Overclocking your CPU isn’t always the right move. As awesome as it sounds to completely overhaul your computer and let it take off like a rocket ship, there are some downsides to consider. It can drastically shorten the lifespan of your CPU or cause other issues.
Your power bill
More volts means more energy expenses on your monthly bill. Between your cooling system and the added energy need for the CPU, you could see a significant enough difference in energy usage to make you reconsider.
A computer is an integrated system; increasing the power and performance of one section may strain and cause another to fail. Once you have your CPU fully calibrated and ready to rock, you may find that your RAM or another associated component can’t keep up, and you will have to upgrade that as well.
You can expect additional costs and upkeep to come with your cooling system and eventually they will need replacing.
May void your warranty
Be aware that overclocking may void your manufacturer's warranty, so look into this before you proceed.
Technology is advancing at an exponential rate, and an expensive CPU that doesn’t require overclocking may drastically drop in price in a matter of months.
Overclocking your CPU might sound complex, but with enough persistence, your PC will be moving at lightning speeds. There are also a variety of free online tutorials that will walk you through the process step-by-step if you still feel unsure of whether to and how to overclock your CPU.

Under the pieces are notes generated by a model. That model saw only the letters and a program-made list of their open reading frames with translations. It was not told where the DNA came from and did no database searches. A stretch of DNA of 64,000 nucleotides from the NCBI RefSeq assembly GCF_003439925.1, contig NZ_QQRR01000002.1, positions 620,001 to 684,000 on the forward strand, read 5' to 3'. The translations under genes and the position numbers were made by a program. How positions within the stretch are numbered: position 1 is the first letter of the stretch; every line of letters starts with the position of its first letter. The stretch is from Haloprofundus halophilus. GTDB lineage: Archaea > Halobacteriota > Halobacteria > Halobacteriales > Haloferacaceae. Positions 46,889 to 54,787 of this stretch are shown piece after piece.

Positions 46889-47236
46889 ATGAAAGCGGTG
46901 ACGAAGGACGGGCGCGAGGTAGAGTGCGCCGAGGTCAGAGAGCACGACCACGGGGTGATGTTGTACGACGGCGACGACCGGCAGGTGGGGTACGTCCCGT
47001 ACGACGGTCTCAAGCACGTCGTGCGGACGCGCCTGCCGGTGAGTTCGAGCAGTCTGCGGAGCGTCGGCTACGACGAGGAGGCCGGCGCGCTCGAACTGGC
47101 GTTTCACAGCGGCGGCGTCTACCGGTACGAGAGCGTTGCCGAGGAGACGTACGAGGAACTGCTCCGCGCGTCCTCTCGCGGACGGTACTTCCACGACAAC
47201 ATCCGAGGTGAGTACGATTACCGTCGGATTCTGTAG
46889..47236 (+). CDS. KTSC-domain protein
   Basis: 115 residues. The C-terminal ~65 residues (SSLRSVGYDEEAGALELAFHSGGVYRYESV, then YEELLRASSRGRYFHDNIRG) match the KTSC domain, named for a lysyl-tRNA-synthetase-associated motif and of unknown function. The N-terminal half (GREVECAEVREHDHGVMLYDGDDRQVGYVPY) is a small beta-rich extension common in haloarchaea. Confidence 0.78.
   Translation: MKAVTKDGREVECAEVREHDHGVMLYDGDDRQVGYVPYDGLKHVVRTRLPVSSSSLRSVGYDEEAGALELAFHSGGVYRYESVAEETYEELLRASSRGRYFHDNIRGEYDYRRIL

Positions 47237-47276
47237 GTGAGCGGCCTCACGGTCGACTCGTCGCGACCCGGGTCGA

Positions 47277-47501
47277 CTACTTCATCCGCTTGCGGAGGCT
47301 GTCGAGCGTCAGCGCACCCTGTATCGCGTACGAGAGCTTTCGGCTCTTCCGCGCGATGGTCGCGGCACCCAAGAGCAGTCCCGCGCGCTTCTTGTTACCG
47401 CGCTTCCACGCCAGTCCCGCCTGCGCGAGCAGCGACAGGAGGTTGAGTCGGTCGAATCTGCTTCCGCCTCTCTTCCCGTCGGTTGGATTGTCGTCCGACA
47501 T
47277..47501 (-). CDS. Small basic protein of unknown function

Overclocking a CPU is all about customizing your gaming computer to suit your individual preferences; to find the settings and speeds that are right for you without breaking anything in the process.
In the good old days, overclocking could be accomplished by upgrading your discrete clock chip. Now, increasing the speed of your computer is a bit more complicated than a quick trip to the computer retailer.
Because processors and motherboards have made leaps and bounds in terms of intricacy and sophistication since the 90s, the way we overclock PCs has had to change drastically as well.
Depending on your current rig, there could be a handful of legitimate reasons why overclocking your CPU may be the best option for optimizing your computer. Remember, though, overclocking could void the warranty of your hardware.
Now that you know how to overclock your CPU safely, it’s time to pick up the tools, software, and gear you need to make it happen.
About the Author
Sean Whaley is a contributing writer for HP® Tech Takes. Sean is a content creation specialist with a literature degree from SDSU. He has a wide breadth of knowledge when it comes to computer hardware and programming.